A client, Dana, comes in to have her tax return prepared. She tells you:
- She has a babysitting business.
- She has two children ages 8 and 10.
- She wants to claim the EITC.
- She also tells you that she earned $14,000 from babysitting, but that she has no expenses.
What due diligence issues are present in this scenario?
In this example, the information provided by the taxpayer appears to be both inconsistent and incomplete, because it is unlikely that someone who operates this type of business:
- Has no business expenses. Most businesses have expenses, even if it is just a few dollars here and there.
- Has annual gross receipts from the business that are an exact round dollar amount, and that amount maximizes EITC.
To meet your EITC due diligence requirements you need to ask more questions of the client to determine if she did incur allowable business expenses and that the income she reported is correct.
The tax code requires the taxpayer report all of the income and allowable expenses to determine their correct net profit from self-employment. If a taxpayer has no or minimal records of income and expenses, you may be able to guide your client through a reconstruction of business income and expenses. If your client has some basic information, it may be enough to recreate their income and expenses. The reconstruction process can be an opportunity for you to educate your client on recordkeeping. If Dana works out of her own home, it would be reasonable to pose the additional questions.
What steps must you take to comply with due diligence?
Before you decide to prepare Dana's return you must first:
- Make additional reasonable inquiries regarding the taxpayer's business to determine whether the information regarding both income and expenses is substantially correct. Ask your client applicable questions and document her responses.
- Explain that the IRS requires all income and allowable expenses be reported on the tax return.
- Advise your client that if the IRS or other agency examines the tax return, she will have to provide support for the income and expenses claimed on the return.
- You may guide your client through a reconstruction process to arrive at a substantially correct net profit from the business.
Asking the following questions, and documenting your client's reasonable answers should provide you with enough information to make a reasonable reconstruction of her records and satisfy your due diligence requirements.
What additional inquiries might you make?
- How did you compute your income? What types of records, if any, do you keep?
- How many children do you care for? Full-time, part-time?
- How much do you charge for full-time and part-time care?
- Do you keep a calendar or schedule of the children present each day?
- Does the business require any licenses or permit. If so, do you have one?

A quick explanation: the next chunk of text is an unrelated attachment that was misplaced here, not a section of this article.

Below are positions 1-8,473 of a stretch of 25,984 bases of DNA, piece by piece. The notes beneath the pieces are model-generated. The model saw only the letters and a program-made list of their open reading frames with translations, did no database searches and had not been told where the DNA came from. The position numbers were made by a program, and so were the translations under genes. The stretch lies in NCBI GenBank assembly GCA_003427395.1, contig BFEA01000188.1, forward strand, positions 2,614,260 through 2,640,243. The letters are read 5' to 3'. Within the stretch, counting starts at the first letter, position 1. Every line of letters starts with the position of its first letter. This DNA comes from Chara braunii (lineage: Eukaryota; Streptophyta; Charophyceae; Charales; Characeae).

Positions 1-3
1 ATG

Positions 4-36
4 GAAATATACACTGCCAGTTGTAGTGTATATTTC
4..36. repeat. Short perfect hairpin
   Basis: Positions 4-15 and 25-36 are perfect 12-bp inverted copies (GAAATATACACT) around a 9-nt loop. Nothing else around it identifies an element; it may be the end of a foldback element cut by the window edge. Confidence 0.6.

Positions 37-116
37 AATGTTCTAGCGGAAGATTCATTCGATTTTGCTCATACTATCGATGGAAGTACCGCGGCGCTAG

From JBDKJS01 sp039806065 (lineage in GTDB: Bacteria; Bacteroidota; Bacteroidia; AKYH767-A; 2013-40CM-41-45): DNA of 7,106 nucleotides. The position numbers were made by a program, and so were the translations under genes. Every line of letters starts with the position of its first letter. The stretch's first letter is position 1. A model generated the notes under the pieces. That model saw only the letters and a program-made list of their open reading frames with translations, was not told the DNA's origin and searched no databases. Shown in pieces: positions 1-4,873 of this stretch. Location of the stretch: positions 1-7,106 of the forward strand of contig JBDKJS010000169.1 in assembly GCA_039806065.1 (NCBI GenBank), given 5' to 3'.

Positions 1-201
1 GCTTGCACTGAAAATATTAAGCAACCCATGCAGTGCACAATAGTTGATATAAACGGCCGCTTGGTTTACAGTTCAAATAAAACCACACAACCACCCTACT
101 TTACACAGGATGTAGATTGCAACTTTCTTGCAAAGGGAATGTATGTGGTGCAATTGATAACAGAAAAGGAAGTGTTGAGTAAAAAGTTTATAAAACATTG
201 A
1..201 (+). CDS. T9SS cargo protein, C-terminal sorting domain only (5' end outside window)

- Did you watch the children in your own home or your daycare facility or in the client's home?
- If Dana answers that she cares for the children in the client's home, it may be reasonable to assume she had no expenses after all.
- If Dana answers that she watches the children in her home or her facility, you should follow-up with additional questions regarding common business expenses for individuals who provide childcare services in their home.
- Do you purchase food, diapers, toys, supplies, or other items necessary for the business?
- If Dana answers no, you should consider the reasonableness of this response.
- If Dana answers yes, you should follow-up with additional questions to help her establish the amount of her expenses. You can guide her through the reconstruction process or simply offer tips and ask her to return when she is complete.
- Are the supplies always the same? Where are they purchased? How often are they purchased? How much are they?
- Do you have any receipts for food, diapers, toys, supplies, etc that you purchased for the babysitting business?
As part of business expenses you may need to establish whether she is entitled to claim a portion of her house for business use.
- Were there specific rooms in your home used primarily for child care?
- You may need to work with Dana to establish if any portion of her home expenses may be claimed as a business expense.
Record Reconstruction Techniques
Based on your client's answers, you could:
- Use the calendar or schedule kept by the client to verify the number of children cared for.
- Multiply the number of children by the charged rate to determine if the income figure appears correct.
- Use a sample of grocery store receipts that Dana has or can produce from third party sources, or cancelled checks, credit card statements, etc. along with her testimony of how often she buys these items to calculate a reasonable estimate of expenses incurred.
- Determine if Dana should be claiming expenses for business use of her home. If so, IRS Publication 587 should be reviewed and additional information will be needed to make that computation.